When a dog is injured, a wheelchair can be a helpful aid in their healing process. The cart acts as a crutch to reduce the weight placed on the injured joint and provides support, enabling your dog to walk without causing further harm. A wheelchair’s support will allow for increased mobility, supports weight bearing, prevents further damage to the affected knee and reduces the risk of injuring the healthy knee. 

Here are a few ways dogs can use and benefit from a cart after knee surgery: 

Getting outside after surgery 

Although crate rest is necessary after surgery, you will still need to get your dog up and get them outside throughout the day. It’s important that when your dog is standing that they don’t put any unneeded stress on the suture line or put too much strain on their other knee. A wheelchair can help limit the risk and prevent this from happening. By distributing the dog’s weight evenly across their body and supporting both legs, the cart helps your dog to stand properly. Without a wheelchair’s support the dog will place its full weight on the uninjured leg which can cause further injury and strain.  

Aiding the rehabilitation process 

Dog in wheelchair stands during laser therapy

After a period of two to four weeks of crate rest following the operation, dogs usually have their sutures removed and can begin the rehabilitation process. It is essential to work on the dog’s leg, knee, and muscles as it plays a crucial role in their recovery. When a dog’s leg is unused, it can lead to muscle atrophy and loss of strength. A dog wheelchair can aid in the rehabilitation process for dogs with knee injuries, both when they are working with their therapist and at home in between sessions.  

During rehab sessions a wheelchair can be used as a stand during underwater treadmill exercises or to help a dog stay upright during massage therapy or stretching. During a rehab session, the trainer will also teach the pet parent how to do similar exercises at home. Many of which will be required several times during the day. These exercises are incredibly important to help prevent muscle cramps, rebuild circulation, and promote healing and recovery.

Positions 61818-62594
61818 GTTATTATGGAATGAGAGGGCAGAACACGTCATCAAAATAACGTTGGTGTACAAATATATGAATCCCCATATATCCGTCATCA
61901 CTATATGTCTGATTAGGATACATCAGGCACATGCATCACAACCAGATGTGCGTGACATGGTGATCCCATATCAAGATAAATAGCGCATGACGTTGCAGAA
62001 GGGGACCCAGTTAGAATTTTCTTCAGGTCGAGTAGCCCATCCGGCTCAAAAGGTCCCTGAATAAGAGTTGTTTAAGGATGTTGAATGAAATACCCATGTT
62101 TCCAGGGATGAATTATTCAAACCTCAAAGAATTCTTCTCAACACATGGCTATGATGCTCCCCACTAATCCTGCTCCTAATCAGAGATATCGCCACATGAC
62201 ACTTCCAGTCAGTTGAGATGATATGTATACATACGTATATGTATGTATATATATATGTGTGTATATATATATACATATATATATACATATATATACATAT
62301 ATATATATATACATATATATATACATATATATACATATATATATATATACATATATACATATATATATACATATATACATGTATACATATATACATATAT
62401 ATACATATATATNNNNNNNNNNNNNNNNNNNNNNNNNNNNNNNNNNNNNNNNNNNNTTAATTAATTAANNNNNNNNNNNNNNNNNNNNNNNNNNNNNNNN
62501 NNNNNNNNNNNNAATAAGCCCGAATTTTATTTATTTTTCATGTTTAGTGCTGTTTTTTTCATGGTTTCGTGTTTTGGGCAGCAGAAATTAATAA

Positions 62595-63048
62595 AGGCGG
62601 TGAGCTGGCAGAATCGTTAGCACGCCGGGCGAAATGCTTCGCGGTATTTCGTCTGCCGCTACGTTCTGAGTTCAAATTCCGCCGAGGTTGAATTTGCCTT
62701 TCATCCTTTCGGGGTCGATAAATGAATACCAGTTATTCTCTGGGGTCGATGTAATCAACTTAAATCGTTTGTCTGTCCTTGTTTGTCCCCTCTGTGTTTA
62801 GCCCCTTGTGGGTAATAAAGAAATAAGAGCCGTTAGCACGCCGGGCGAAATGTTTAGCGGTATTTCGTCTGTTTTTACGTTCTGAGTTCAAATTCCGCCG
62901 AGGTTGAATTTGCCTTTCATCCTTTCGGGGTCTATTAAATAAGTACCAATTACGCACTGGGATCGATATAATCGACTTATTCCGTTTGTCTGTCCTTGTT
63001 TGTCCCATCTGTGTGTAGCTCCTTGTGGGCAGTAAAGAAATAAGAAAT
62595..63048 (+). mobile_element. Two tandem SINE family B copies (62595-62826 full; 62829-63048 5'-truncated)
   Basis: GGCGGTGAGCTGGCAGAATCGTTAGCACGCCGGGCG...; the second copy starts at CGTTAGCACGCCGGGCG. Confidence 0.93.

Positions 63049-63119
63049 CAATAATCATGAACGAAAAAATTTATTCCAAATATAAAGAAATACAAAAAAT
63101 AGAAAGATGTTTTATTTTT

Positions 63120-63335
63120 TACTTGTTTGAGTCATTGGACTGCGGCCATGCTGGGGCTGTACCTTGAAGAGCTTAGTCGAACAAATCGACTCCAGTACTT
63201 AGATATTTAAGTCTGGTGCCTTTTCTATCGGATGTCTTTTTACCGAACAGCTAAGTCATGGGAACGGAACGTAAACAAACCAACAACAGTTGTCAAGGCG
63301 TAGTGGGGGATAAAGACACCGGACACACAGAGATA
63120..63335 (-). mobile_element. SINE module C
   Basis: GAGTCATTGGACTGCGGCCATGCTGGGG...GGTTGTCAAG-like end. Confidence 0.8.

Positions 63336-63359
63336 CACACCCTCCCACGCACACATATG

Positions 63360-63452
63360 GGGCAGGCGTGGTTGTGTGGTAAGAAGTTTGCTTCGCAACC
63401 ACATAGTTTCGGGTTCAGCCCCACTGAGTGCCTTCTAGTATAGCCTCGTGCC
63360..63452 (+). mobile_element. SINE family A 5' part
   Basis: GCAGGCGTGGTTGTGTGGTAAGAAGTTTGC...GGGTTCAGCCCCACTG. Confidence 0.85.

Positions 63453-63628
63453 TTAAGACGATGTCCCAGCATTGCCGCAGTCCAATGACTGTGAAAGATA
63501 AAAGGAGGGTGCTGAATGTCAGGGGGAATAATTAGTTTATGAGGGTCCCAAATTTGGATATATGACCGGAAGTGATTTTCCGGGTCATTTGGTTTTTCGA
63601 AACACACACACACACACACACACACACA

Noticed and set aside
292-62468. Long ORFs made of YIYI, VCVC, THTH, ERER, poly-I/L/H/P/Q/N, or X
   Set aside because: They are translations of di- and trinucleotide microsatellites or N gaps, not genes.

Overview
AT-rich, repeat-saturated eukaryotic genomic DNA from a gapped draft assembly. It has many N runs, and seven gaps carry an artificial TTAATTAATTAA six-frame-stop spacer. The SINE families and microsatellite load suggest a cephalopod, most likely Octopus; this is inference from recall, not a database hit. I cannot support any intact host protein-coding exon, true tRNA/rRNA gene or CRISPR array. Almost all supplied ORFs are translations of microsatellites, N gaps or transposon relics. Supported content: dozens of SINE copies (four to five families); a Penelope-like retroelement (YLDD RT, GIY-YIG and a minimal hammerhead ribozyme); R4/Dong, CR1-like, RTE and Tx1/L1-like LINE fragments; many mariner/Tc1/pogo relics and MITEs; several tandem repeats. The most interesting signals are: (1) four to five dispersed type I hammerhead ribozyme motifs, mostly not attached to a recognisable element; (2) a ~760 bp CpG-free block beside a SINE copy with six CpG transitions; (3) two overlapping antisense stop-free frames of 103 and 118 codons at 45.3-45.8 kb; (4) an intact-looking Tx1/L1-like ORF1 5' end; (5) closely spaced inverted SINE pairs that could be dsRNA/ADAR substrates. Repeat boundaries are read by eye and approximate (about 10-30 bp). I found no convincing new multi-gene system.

The wheelchair is just one tool available to support your dog’s recovery process. During your dog’s recovery, it’s also crucial to have regular veterinary check-ups to monitor progress and follow instructions from your vet and rehab specialist to ensure proper healing.  

Cart Use as an Alternative to Surgery 

Not every dog will be a candidate for corrective surgery. Dogs that are deemed at risk due to their age, general health, or even because their knee is too far gone for corrective surgery may have to rely on alternative methods. Without proper support it’s highly likely that a dog may struggle to get around or even tear their other cruciate. In these cases, a dog wheelchair can be used for continued mobility.  

Not only will the wheelchair encourage your dog to continue to use their back legs, but it will prevent your dog from straining its back or overcompensating on the remaining healthy leg. Over 50% of dogs will tear their other cruciate within a year of their first ACL tear. A cart will provide balanced support to prevent your dog from straining their other leg and to prevent injury. Even without surgical intervention, your veterinarian needs to stay apprised of your dog’s progress. Check in regularly to make sure your dog is following protocol and staying as healthy as possible. 

Conclusion

Dogs with a knee injury can significantly improve their mobility by utilizing a wheelchair throughout their recovery process. Like a human would use a crutch or a walker, a dog wheelchair is a great way to lessen the pressure on a dog’s injured knee while providing the stability and support needed to continue to walk. Staying active lowers your dog’s risk of muscle atrophy and helps prevent any further knee injuries. Provide your furry companion with the best possible care and mobility during their healing process with an adjustable dog wheelchair.